East London is home to the Prince George Race Circuit, opened in 1959 (renamed East London Grand Prix Circuit), a historic motor racing track that hosted three Formula One South African Grand Prix during the 1930s and 1960s. The circuit is run and managed by Border Motor Sport Club on a shoestring budget. South Africa's only Formula One World Drivers' Champion, Jody Scheckter, started his motor racing career with a Renault Gordini on this track.
Golf is another favoured pastime in and around East London. East London Golf Club is a highly regarded championship golf course and is currently ranked No 12 in Golf Digest's Top 100 courses. Some of the other golf clubs in the region are the West Bank Golf Club, Gonubie Golf Club, Olivewood Golf Estate and Fish River Sun Country Club (a Gary Player-designed golf course). East London has also hosted the Africa Open tournament multiple times.Golfers can also hone their skills at the East London Golf Club Driving Range.
Martial arts are also very popular, with numerous clubs available for training in aikido, judo, karate, t'ai chi and many other forms of martial arts. The East London Aikido Club is taught by a 3rd dan local instructor who has trained under a number of international instructors in South Africa and overseas. Club members of the East London Aikido Club regularly represent their club at national aikido events. Fort Hare Karate and East London Goju Kai have also hosted many memorable events and training weekends.
Rowing is on the Buffalo River. The annual Buffalo Regatta began in 1881 and has become the largest in South Africa: in 2018 there were 1000 competitors participating in 200 events over three days.
Surfski is ideally suited to East London. The Port Elizabeth to East London Challenge organized by East London's Border Canoe club is the world's longest[circular reference] surfski race at 244km long, often in extremely challenging conditions, takes place every second year, attracting competitors from around the world. It began in 1972 to see who was faster, ultra-distance runner John Ball over land, or surf lifesaver John Woods over water. John Ball won.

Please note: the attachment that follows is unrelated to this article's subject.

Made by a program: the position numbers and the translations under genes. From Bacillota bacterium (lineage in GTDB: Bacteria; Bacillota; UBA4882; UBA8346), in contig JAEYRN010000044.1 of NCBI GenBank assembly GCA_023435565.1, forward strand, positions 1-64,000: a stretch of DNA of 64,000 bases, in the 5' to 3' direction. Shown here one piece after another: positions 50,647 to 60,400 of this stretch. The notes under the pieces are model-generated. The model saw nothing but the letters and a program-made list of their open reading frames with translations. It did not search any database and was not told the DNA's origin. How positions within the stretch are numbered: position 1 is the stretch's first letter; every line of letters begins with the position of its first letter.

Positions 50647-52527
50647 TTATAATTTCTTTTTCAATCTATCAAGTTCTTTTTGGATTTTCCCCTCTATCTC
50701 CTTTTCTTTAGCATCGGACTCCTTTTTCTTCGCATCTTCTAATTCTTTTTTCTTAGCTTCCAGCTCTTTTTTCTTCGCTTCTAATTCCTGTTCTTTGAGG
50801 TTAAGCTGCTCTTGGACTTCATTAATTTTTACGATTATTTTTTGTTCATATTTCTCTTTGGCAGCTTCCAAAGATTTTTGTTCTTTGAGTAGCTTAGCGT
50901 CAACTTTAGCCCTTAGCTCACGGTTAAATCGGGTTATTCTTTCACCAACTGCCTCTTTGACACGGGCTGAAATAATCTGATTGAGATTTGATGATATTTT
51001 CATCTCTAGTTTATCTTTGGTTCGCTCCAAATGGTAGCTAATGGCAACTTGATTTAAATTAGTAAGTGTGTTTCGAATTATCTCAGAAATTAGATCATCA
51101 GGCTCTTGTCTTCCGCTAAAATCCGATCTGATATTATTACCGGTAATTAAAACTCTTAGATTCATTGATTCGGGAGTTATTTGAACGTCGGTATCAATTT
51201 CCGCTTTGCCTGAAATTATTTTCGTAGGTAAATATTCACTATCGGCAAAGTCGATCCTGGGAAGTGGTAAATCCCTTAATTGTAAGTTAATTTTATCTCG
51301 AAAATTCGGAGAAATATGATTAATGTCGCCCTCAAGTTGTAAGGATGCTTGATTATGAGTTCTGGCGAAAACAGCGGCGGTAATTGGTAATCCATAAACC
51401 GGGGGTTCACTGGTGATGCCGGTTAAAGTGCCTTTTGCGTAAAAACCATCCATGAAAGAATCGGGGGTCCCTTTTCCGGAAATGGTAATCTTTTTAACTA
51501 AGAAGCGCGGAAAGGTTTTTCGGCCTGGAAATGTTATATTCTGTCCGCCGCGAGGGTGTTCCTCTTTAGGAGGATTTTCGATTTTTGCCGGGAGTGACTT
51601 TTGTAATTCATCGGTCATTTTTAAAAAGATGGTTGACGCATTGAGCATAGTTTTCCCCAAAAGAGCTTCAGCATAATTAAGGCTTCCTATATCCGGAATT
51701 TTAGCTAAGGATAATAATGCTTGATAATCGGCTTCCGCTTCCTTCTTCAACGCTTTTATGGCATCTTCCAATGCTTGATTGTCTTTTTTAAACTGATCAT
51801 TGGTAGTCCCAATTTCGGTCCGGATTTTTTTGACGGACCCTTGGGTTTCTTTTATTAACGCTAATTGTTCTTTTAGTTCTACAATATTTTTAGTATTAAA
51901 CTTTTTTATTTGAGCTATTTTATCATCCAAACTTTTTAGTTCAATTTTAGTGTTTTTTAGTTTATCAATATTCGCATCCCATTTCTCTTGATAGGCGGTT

Other sporting activities include boxing, mountain biking, skydiving, athletics, horse riding and many water sports such as surfing, swimming, scuba diving, fishing, boating, yachting and windsurfing.
Resorts include: Yellowsands, Kidds Beach, Glen Eden, Areena, Gonubie, Queensbury Bay, Cintsa West and Cintsa East.
Geography and climateEdit
|Climate chart (explanation)|
East London has an oceanic climate (Köppen Cfb), bordering on a humid subtropical climate (Köppen Cfa), with the warm temperatures and moderation typical of the South African coastline. Although it has no true dry season, there is a drying trend in the winter, with the wettest times of year being spring and autumn. There is also a shorter and lesser dry period in December and January. The all-time record low is 3 °C (37.4 °F), and the all-time record high is 42 °C (107.6 °F). The hottest temperatures have been recorded in springtime, rather than the summer months. Temperatures above 38 °C (100 °F) have only been recorded early in the season, from August to December. Berg winds contribute to these high temperatures, as already warm air from the arid interior is further heated through compression as it drops over the escarpment to sea level. Although temperatures have never dropped below freezing since records began, East London has recorded snowfall in 1985 and 1989.
|Climate data for East London (1961–1990, extremes 1939–1990)|
|Record high °C (°F)||36.4
|Average high °C (°F)||25.6
|Daily mean °C (°F)||21.6
|Average low °C (°F)||18.4
|Record low °C (°F)||9.0
|Average precipitation mm (inches)||69
|Average precipitation days (≥ 1.0 mm)||9||9||9||7||5||4||3||5||7||9||9||8||84|
|Average relative humidity (%)||80||82||82||78||72||66||67||71||77||78||80||80||76|
|Mean monthly sunshine hours||220.5||191.7||204.0||219.3||227.3||221.1||236.6||234.0||205.7||208.5||215.6||239.7||2,624|
|Source #1: NOAA, Deutscher Wetterdienst (extremes)|
|Source #2: South African Weather Service|
East London is serviced by two national roads: the coastal N2 highway connects it to King William's Town, Port Elizabeth and Cape Town to the west and Mthatha and Durban to the east. It is the southern end of the N6, which runs north via Queenstown and Aliwal North to Bloemfontein. Older sections of the N2 have been renumbered the R102. The R72 is an alternative route to Port Elizabeth, via Port Alfred. The R346 is an alternative route to King William's Town. East London, like South Africa's other major cities, uses Metropolitan (or M) routes as a third tier for its major intra-city roads.